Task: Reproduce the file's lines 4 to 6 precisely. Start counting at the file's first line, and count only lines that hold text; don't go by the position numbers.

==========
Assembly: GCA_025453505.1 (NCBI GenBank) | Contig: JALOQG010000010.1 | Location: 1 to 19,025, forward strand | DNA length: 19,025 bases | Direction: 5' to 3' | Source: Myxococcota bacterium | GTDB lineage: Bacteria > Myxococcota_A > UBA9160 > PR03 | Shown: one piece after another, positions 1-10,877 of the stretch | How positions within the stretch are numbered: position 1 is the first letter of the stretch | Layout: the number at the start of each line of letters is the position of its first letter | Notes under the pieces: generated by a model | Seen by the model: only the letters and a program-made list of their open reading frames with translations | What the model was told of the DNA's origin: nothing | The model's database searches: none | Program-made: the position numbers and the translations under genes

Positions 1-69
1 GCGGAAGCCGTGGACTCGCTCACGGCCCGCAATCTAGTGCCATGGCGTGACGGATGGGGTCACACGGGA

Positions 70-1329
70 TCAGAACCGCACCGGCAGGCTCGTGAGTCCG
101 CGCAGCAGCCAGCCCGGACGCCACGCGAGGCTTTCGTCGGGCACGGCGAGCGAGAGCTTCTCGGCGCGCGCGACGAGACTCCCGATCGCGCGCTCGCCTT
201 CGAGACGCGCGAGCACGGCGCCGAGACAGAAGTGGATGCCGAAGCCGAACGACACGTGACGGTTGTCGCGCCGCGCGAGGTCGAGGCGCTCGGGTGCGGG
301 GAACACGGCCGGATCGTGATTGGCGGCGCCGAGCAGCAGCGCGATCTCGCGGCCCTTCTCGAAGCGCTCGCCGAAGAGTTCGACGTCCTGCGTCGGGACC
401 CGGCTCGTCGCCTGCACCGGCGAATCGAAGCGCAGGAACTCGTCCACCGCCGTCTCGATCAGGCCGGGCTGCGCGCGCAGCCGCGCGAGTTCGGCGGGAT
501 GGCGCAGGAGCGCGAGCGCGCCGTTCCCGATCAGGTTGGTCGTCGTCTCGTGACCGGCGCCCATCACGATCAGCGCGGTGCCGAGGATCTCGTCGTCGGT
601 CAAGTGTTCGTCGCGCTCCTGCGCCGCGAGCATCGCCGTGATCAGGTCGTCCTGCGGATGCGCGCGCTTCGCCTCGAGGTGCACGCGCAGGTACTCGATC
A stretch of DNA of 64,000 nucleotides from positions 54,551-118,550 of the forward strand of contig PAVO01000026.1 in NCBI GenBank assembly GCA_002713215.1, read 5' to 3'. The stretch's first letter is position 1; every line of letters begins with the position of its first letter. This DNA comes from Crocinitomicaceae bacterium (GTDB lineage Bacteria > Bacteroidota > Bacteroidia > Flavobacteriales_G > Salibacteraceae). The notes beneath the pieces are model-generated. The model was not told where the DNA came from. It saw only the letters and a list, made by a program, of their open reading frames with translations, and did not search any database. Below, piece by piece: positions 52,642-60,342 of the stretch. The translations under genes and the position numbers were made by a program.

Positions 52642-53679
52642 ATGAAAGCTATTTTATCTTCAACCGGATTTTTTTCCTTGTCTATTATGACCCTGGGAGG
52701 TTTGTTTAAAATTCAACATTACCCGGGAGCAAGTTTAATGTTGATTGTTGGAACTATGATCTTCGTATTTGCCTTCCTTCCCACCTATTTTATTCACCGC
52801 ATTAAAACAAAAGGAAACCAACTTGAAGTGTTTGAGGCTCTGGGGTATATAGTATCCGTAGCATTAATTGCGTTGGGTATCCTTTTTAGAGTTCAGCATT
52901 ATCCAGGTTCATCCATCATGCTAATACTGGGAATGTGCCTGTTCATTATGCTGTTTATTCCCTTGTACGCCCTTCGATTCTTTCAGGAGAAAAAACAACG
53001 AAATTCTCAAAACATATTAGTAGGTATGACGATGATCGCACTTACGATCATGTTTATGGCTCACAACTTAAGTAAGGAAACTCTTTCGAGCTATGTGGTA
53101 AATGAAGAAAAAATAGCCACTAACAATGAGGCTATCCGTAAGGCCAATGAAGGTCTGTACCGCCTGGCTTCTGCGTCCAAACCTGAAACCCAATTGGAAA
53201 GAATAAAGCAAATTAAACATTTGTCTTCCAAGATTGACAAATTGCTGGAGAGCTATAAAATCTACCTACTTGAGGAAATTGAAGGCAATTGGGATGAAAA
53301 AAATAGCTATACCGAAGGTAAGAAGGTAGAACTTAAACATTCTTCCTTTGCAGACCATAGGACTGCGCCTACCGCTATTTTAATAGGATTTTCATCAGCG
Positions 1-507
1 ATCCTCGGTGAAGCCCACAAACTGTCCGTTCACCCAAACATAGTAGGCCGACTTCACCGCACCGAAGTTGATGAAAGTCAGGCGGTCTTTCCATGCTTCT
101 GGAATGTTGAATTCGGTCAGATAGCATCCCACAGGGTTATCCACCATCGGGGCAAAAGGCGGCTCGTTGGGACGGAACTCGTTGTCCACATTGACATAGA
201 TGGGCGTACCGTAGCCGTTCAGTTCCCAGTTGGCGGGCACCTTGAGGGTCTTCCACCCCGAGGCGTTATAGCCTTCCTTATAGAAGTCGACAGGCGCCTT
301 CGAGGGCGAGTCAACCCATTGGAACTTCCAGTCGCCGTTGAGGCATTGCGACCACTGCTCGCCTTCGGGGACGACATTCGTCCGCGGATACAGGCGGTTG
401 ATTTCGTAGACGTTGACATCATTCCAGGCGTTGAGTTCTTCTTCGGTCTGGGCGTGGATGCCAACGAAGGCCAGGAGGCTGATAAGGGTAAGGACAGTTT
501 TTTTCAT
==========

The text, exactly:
Positions 70-1329
70 TCAGAACCGCACCGGCAGGCTCGTGAGTCCG
101 CGCAGCAGCCAGCCCGGACGCCACGCGAGGCTTTCGTCGGGCACGGCGAGCGAGAGCTTCTCGGCGCGCGCGACGAGACTCCCGATCGCGCGCTCGCCTT